Seemingly it was her first ‘big’ stage outing with six musicians and two backing singers but it came across and sounded as if Wirral based – but Athens born - vocalist Calli Hughes had been performing this kind of super octane show for decades, so effortless did she make it look.

There was a buzz of anticipation humming through the Floral Pavilion’s sold out Blue Room for what was tagged as a celebratory concert of Cohen and Dylan songs, a repertoire of material Calli says she has long wanted to tackle.

The show was promoted by Wirral’s highly acclaimed Hand in Hand Theatre Productions outfit with whom Calli, who trained at the London Academy of Music and Dramatic Art, has also appeared, including a stint singing on the Royal Shakespeare stage in Stratford.

For sure many folk know of Calli as a singer and she has worked as a lead vocalist with several bands across the musical genre and with personalities such as Sean Styles, Pauline Daniels and Mickey Finn, and she also has a fine track record in teaching music at both Wirral High School and LIPA.

But here, she was out in front of an audience that clearly knew the source material by heart, indeed glancing around it wouldn't be far fetched to presume that many of the songs Calli had chosen had probably been the baseline for a lot of people’s emotional life trajectories, as they had been for the composers.

Sporting a striking scarlet outfit, Calli’s first set was focused on Leonard Cohen and she escorted us through the weals, woes and passions of the late and already legendary Canadian poet. Her soft and yet often soaring vocal range delivered sparkling versions of such memorable songs as ‘Famous Blue Raincoat’, ‘Song of Bernadette’, ‘Bird on a Wire’, ‘Suzanne’ and of course the inestimable ‘Hallelujah’.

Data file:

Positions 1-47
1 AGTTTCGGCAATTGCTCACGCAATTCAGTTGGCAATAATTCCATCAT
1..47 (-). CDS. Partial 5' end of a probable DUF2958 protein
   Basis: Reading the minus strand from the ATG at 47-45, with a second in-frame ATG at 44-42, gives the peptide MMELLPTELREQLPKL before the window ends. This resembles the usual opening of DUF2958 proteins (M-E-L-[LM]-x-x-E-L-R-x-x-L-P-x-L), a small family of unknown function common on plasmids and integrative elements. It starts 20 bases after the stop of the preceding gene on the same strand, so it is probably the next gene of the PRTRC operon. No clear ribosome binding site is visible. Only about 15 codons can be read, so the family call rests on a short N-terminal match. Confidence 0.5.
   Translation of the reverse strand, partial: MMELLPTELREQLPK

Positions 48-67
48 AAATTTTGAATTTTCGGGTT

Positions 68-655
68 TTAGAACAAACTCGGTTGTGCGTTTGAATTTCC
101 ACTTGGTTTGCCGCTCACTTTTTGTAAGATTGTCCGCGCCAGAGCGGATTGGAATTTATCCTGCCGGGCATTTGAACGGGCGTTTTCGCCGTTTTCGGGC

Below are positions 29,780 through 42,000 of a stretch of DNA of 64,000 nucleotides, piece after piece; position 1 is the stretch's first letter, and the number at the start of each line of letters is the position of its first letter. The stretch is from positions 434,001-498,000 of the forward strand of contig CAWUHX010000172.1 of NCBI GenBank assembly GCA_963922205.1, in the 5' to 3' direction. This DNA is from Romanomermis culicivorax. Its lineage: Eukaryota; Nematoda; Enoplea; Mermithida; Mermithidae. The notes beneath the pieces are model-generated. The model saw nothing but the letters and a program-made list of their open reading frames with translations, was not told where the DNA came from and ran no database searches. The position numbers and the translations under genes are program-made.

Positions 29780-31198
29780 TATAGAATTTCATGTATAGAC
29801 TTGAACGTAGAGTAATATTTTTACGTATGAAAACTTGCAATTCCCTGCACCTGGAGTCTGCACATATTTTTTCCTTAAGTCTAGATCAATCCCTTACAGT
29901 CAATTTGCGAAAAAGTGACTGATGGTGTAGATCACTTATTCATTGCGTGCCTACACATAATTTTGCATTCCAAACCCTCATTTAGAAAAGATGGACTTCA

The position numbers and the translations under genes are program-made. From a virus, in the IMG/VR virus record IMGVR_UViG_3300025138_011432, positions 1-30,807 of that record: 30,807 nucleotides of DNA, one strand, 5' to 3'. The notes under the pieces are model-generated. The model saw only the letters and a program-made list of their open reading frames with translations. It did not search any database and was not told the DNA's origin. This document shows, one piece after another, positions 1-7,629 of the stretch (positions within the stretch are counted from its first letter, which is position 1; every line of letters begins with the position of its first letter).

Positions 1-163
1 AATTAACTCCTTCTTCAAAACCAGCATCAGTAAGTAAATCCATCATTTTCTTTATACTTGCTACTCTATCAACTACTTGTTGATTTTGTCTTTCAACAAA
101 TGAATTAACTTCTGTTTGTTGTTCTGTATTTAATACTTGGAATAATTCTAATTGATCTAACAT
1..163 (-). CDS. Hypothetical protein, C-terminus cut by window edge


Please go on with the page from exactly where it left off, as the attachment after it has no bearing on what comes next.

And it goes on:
Her magnetic stage presence was enhanced by the band, which included a guest appearance by the outstanding violin player Kate O’Brien whose own 20-year track record spans the whole range of the entertainment and musical world.

Her other ‘guest’ was Wallasey’s own Brian ‘Saxophone’ Jones who is actually renowned and revered in his own right through his links to the mighty Undertakers beat band in the 1960s who had a cult following in the fabled Iron Door club.

Here, Brian’s superb tenor sax was a fitting addition to a lively line up that included guitarists Mike and Mark Hughes, drummer Mal Peters, Keyboards Paul Tolley and singers Nicky Tolley and Joanna Hewlett.

Switching to a black costume for the second act that featured a range of Bob Dylan songs that demonstrated that fifty years and more on the now gravel voice bard’s stuff has a resonance that echoes to this day, Calli was by now in her element, and the audience quite literally in her pocket.

As she introduced some of the songs – such as ‘Don’t Think Twice’, ‘Mr Tambourine Man’ and the haunting ‘Simple Twist of Fate’ – Calli gave a little breakdown of the background to each which highlighted her warm rapport with the audience.

Her semi-rock versions of ‘Masters of War’ and ‘Blowin’ in the Wind’ were actually a master class in themselves and she and the band enthusiastically swept into a cracking upbeat, exhilarating version of ‘Knockin’ on Heaven’s Door’.

With this marvellous outing Calli has surely not just boosted her mojo but found her forte in showbiz: an ability to interpret a wide range songs but with a fresh and exuberant style. Look out for future shows!

Five stars